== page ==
|Date of birth:||May 1, 1968|
|Place of birth:||Cambridge, Massachusetts|
|Height:||6 ft 4 in (1.93 m)|
|Weight:||229 lb (104 kg)|
|High school:||Loyola High School|
|NFL draft:||1991 / Round: 9 / Pick: 238
(By the Pittsburgh Steelers)
|Career NFL statistics|
|Stats at NFL.com|
|Stats at pro-football-reference.com|
Joseph Bruce McGonnigal (born May 1, 1968) is a former American football tight end on the University of Virginia football team, and was a starter at the position in 1989 and 1990. In 1989, he set an ACC record for receiving yards by a tight end in a single season, with 634.
McGonnigal played high school football at Loyola High School where he helped the Dons end a long losing streak to archrival Calvert Hall in the annual Turkey Bowl game his senior year. MCGonnigal graduated in 1986.
McGonnigal has become an integral part of football folklore at the University of Virginia, where many fans tell varying accounts of how McGonnigal was injured while searching for his girlfriend's dog, some time prior to the game against Georgia Tech in 1990. McGonnigal ruptured his spleen and received a concussion from the fall incurred during the nighttime search. The spleen injury sidelined him for the rest of the 1990 season. At the time of the accident, the Virginia Cavaliers football team was ranked #1 in both major polls. Without McGonnigal, the Cavaliers fell to eventual NCAA champion Georgia Tech, 41-38. Late in the game, with the Cavaliers trailing 38-35, quarterback Shawn Moore threw what would've been a go-ahead touchdown pass to new starting tight end Aaron Mundy; however, the play was overturned because a back-up tight end had not come onto the field causing there a penalty for too few players on the line of scrimmage. Coach George Welsh then elected to kick a tying field goal, but the Yellow Jackets then drove for the winning field goal. Many University of Virginia football fans speculate that had McGonnigal never been injured, the Virginia Cavaliers might have gone on to win at least a share of the NCAA national championship.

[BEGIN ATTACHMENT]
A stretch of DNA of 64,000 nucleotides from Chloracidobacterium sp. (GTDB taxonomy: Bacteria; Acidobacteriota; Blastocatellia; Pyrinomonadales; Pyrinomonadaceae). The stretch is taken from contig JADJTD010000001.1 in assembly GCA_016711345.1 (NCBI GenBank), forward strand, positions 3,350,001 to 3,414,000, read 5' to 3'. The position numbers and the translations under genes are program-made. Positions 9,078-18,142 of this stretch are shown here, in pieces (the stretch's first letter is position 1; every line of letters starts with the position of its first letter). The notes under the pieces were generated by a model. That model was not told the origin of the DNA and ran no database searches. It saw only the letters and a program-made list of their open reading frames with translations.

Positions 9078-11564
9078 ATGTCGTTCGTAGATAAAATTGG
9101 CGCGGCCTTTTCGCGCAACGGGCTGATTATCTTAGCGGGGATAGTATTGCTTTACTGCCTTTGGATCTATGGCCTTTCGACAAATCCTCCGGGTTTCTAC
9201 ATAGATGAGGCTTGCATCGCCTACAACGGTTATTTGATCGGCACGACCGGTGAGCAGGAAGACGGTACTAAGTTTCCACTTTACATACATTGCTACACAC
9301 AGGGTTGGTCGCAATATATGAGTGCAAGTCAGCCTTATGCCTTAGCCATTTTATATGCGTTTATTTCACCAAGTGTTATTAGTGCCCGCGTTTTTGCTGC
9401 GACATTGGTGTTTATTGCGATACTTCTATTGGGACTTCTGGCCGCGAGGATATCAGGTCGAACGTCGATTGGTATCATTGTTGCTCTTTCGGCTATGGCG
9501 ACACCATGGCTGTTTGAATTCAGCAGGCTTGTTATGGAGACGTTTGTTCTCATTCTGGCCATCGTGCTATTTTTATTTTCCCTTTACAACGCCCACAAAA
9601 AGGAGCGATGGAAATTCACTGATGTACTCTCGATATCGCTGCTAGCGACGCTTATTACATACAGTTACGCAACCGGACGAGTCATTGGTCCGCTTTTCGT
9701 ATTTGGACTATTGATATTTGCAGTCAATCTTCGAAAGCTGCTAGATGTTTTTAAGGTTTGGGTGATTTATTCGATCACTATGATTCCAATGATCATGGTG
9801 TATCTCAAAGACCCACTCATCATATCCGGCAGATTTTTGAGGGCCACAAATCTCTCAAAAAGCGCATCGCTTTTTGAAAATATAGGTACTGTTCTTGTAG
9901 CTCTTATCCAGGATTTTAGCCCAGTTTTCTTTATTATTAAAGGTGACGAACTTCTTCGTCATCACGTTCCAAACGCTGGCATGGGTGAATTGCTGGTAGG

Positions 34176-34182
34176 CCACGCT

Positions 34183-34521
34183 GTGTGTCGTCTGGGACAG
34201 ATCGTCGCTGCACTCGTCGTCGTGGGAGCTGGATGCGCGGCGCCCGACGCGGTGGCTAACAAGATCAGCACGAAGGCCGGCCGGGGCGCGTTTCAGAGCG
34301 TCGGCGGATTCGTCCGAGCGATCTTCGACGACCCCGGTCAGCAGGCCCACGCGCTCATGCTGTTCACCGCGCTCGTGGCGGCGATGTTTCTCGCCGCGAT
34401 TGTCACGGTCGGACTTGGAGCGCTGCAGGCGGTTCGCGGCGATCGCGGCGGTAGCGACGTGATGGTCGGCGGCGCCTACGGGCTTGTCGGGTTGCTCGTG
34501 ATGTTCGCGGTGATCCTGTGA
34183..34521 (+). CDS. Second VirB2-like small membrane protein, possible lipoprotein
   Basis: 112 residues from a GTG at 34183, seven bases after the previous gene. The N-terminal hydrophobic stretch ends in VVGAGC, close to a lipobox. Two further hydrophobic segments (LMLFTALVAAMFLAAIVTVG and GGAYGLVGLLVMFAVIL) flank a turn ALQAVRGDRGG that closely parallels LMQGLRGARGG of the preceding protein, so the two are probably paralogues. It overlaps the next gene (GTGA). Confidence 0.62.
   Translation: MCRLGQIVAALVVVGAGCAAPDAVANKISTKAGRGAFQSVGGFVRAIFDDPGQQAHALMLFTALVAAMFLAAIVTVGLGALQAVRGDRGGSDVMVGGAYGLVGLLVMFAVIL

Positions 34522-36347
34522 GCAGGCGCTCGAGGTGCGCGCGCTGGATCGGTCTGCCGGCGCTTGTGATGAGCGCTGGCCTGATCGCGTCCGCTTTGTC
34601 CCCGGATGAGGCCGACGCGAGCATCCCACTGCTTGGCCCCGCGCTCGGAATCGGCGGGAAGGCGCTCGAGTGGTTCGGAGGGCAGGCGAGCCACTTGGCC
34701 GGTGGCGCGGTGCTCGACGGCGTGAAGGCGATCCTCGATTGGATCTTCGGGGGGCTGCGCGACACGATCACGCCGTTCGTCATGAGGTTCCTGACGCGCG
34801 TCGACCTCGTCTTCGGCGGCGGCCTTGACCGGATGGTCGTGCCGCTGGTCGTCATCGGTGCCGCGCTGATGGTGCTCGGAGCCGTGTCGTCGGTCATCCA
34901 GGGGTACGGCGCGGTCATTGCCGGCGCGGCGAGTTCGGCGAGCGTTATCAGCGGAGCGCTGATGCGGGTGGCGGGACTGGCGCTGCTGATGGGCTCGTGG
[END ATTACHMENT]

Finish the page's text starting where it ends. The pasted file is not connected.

McGonnigal took up a career in political campaign management after leaving the NFL.
- "Postgame Notes". University of Virginia. November 29, 2003. Retrieved December 16, 2009.
- "Bruce McGonnigal: How I Hurt Myself (The True Story!)". TheSabre.com. May 25, 2005. Retrieved December 16, 2009.
- "Bruce McGonnigal". The Football Database. Retrieved December 16, 2009.
- John Gizzi (March 25, 2002). "Ohio 'Brown-in?'". Human Events Publishing, Inc. Retrieved December 16, 2009.